With having removed the engine last night from the fuselage, I then did the limited trial and error dance for getting the bottom engine stand mounting bracket mounted to the engine mount.

However, the top mounting bracket was the big dance, and it took a couple of hours to dial that baby in.  The primary issue was that I forgot how the engine mount stubs –and thus the engine mount extrusions– are at a slight angle to follow the fuselage angle (this is denoted in the plans).

After much wailing & gnashing of teeth, a number of expletives and my new boneyard of broken drill bits (I think one side of the mount ended up so hot that it was in an annealed type state… since drilling a hole into it was like going through stainless steel) I finally got it all put together and then the engine mounted to the stand!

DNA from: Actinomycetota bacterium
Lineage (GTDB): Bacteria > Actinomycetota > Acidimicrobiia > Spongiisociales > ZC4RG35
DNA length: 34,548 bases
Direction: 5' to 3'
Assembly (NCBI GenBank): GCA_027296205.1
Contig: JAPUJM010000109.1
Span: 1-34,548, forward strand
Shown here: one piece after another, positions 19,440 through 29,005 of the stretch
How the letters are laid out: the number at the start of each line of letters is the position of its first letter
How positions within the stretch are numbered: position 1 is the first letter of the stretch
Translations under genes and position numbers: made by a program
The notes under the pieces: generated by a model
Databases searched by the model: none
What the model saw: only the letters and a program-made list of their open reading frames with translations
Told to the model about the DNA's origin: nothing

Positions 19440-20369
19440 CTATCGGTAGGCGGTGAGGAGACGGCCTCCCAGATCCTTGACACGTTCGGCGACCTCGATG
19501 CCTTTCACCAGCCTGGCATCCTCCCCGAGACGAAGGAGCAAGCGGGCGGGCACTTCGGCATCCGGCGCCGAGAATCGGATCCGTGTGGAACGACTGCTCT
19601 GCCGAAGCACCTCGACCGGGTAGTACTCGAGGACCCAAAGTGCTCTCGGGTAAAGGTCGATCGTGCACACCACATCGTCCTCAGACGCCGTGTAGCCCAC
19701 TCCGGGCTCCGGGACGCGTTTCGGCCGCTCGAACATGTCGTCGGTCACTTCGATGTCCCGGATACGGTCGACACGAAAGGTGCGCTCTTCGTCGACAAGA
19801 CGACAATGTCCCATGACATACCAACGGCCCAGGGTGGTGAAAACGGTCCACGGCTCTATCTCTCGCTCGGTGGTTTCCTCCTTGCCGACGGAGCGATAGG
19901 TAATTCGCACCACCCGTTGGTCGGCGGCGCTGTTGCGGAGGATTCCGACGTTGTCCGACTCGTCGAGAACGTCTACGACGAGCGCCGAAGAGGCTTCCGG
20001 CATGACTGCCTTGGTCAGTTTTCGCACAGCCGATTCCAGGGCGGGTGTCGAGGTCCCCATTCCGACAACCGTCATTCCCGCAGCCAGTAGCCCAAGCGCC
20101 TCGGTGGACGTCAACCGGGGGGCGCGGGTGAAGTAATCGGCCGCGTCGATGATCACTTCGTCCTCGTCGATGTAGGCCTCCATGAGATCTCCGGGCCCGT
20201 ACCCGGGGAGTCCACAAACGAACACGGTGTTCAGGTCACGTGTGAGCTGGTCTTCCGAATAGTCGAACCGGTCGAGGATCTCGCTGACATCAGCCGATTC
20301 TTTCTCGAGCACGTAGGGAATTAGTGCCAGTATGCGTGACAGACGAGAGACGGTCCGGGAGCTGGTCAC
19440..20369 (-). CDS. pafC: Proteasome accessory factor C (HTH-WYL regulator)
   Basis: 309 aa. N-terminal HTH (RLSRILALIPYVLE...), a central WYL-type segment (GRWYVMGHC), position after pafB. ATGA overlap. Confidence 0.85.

Here’s a better view of the engine mount attached to the engine stand mounting brackets.

And a couple of views from the top.

Ah, yes, and of course here we have a view more from the lower side.

I also drilled a hole through the lip of the oil drain valve to accept a 0.041″ piece of safety wire.  I then threaded the oil drain valve in place.  Unfortunately I was remiss in remembering that this was a Japanese made oil drain valve, and thus metric, so my 3/4″ wrench was just a hair loose on it.  When I really went to snug it up that last little bit I rounded a couple of the wrench flat corners over.  I then grabbed a 19mm wrench to finish up the last little bit of snugging it up tight.